Thankfully, you can put this one in the “fact” category. Google announced it as a ranking factor back in 2010 when they stated:

“Once raters have done this research, they then provide a quality rating for each page. It’s important to note that this rating does not directly impact how this page or site ranks in Search. Nobody is deciding that any given source is ‘authoritative’ or ‘trustworthy’. In particular, pages are not assigned ratings as a way to determine how well to rank them. Indeed, that would be an impossible task and a poor signal for us to use. With hundreds of billions of pages that are constantly changing, there’s no way humans could evaluate every page on a recurring basis.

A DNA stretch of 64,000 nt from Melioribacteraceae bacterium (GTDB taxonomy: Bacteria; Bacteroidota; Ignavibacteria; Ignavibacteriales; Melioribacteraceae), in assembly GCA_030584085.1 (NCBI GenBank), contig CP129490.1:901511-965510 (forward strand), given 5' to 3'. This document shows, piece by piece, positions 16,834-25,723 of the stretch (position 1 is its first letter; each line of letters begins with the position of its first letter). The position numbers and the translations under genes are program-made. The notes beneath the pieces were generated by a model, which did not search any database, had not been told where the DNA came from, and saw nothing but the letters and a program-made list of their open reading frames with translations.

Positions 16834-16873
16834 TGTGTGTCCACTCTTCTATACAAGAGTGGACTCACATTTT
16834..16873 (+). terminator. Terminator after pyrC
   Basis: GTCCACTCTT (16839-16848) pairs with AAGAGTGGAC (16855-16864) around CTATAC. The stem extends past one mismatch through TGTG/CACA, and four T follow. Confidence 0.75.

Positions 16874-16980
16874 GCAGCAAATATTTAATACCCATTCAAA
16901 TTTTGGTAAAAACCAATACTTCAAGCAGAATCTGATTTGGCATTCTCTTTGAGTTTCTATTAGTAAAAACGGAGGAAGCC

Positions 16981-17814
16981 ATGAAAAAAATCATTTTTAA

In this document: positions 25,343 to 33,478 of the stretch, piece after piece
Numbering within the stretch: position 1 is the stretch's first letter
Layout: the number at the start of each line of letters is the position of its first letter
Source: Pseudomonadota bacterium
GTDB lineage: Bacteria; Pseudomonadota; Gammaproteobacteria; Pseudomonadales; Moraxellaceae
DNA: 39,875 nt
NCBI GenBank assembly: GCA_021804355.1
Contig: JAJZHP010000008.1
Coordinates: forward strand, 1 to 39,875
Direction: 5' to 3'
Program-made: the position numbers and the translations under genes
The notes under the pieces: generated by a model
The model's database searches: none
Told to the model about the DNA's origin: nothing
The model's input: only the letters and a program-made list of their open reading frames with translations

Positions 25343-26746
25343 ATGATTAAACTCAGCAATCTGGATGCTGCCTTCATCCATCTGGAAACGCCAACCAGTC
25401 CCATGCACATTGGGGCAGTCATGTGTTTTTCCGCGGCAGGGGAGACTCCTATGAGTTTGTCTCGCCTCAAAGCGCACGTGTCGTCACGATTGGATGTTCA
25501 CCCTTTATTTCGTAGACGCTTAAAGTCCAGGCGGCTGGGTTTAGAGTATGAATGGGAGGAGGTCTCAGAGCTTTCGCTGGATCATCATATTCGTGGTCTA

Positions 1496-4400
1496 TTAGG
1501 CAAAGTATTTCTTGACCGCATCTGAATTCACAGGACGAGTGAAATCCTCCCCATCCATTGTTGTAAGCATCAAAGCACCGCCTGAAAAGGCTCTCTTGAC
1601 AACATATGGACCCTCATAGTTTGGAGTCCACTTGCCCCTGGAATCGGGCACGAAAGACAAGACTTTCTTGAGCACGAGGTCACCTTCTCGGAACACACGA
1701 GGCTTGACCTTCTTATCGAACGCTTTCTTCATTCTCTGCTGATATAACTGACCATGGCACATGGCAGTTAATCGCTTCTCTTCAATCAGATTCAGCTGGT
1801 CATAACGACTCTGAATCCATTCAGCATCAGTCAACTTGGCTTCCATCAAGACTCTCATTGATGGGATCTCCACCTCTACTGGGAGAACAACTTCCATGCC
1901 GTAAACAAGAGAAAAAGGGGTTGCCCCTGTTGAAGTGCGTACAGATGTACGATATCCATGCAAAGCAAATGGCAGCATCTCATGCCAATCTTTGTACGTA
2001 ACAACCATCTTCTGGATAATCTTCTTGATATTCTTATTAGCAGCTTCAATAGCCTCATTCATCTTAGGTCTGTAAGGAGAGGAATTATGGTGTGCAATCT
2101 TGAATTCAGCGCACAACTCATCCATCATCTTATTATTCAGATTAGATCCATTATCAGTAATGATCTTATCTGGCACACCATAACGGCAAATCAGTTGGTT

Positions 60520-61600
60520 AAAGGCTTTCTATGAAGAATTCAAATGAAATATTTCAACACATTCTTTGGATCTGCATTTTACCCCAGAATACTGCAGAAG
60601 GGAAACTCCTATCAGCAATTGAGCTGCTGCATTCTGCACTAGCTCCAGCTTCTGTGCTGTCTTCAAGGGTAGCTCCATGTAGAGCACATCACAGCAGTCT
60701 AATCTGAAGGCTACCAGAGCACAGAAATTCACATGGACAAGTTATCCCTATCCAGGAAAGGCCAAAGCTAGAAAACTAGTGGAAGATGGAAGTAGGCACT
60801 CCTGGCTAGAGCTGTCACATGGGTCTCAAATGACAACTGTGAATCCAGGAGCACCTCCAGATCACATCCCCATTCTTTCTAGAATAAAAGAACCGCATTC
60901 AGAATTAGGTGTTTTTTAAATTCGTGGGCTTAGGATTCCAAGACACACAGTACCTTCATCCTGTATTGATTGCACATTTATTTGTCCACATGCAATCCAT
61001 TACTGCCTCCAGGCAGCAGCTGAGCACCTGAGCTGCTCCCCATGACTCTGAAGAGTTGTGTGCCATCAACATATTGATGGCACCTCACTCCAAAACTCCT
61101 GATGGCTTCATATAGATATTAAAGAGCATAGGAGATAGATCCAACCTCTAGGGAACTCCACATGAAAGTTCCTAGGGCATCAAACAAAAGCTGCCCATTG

The problem with the above is that Google does not use E-A-T in their ranking algorithms. It’s purely a concept for Google Quality Raters—laypersons who don’t understand algorithms and evaluate websites.

While others are based on pure fallacy and are just concepts:

What Do Others Claim?

If you focus on content—providing content that matches the user intent of the query people are searching for, links—earning the right links to your site so you can work on increasing your website’s authority in your niche, and technical SEO—increasing the quality of your website, then you are certain to increase your rankings over time.

But some in the industry have taken it to mean that it’s a viable part of Google’s algorithms. Sure, maybe if you take the kitchen sink approach. Eventually, you’re going to get a hit. But this is not real SEO.